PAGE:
Between 1883 and 1904 a group of Victorian meteorologists lived in a stone hut at the summit of Ben Nevis, observing the weather every hour of every day and night. The readings these hardy souls took could provide data vital to today’s climate science. But handwritten, on paper, they were hard to analyse and accessible only to a few, archive-based researchers.
Professor Ed Hawkins and Stephen Burt set about recruiting a team of ‘citizen scientists’ to break down the Herculean task of digitisation. An interactive website, online articles and an article on the BBC news website brought in more than 3,500 volunteers, far more than anticipated. They rapidly became an online community, discussing their findings and learning about weather science along the way. Professor Hawkins wrote regular blog posts to keep the volunteers involved and to show them how their efforts were contributing to science. The result is that climate scientists all over the world now have a freely available new source of data, helping them to shine a light into a dark corner of climate history, when relatively few weather observations were recorded.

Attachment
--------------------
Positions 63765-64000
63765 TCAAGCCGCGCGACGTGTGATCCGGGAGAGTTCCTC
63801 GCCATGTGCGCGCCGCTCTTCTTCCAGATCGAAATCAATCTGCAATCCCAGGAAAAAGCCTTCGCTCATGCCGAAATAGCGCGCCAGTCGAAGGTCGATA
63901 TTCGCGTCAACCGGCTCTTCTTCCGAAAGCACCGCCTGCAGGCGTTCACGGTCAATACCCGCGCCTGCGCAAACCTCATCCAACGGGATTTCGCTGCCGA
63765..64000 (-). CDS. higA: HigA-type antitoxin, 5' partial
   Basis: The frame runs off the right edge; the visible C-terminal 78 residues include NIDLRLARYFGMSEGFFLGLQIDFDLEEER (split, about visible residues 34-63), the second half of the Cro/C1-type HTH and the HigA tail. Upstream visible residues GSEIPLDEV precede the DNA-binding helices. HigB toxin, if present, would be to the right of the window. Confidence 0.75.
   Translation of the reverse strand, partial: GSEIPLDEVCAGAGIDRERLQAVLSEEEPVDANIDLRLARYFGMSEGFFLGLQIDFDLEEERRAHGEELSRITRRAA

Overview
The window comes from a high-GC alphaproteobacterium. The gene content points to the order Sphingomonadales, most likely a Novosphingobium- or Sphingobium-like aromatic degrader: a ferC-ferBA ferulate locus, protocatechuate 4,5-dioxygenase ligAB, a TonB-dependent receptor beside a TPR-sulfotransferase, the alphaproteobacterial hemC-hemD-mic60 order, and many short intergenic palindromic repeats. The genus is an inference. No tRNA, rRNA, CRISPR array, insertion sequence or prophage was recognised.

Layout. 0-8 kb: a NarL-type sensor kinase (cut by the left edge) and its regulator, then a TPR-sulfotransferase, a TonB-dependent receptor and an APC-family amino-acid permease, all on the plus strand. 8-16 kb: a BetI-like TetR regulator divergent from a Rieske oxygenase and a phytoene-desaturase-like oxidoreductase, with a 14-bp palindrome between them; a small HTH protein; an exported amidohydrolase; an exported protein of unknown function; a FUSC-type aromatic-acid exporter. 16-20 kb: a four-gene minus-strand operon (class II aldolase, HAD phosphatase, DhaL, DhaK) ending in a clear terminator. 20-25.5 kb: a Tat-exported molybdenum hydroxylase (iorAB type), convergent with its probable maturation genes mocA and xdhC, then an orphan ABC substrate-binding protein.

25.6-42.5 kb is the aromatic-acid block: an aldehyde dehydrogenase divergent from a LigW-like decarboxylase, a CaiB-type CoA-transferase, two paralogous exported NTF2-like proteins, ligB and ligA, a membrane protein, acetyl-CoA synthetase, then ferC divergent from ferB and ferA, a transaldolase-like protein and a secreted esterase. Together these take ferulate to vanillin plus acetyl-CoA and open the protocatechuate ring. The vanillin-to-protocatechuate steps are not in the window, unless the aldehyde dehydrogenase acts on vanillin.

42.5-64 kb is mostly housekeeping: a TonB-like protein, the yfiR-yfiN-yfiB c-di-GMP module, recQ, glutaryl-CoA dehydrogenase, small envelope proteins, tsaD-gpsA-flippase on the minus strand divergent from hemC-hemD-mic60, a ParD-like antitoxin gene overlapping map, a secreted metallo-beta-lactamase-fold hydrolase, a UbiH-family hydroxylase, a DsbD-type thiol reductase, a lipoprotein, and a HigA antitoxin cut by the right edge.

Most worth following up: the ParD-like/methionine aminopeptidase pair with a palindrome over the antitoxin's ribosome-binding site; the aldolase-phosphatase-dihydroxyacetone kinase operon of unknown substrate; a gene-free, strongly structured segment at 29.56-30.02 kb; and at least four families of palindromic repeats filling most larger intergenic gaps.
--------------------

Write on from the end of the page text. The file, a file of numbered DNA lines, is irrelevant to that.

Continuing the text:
The volunteers, having tasted success, wanted more. The army of citizen scientists has moved on to help digitise daily weather reports, sent by telegraph to the Met Office from across Europe since the early years of the twentieth century. So far, the volunteers have rescued almost 3 million observations from obscurity (if you are interested in joining them you can sign up here). Now Professor Hawkins has his sights set on turning another set of dusty logbook data into digital gold: a collection of rare weather observations from Victorian sea voyages to the Arctic.
Partners: National Centre for Atmospheric Science | The Met Office
Funder: Natural Environment Research Council
Judges’ comment: “In this classic citizen science project, the research has benefitted participants and scientists alike and resulted in better data and understanding”
Shortlisted for the University Research Engagement and Impact Awards 2018
First published: June 2018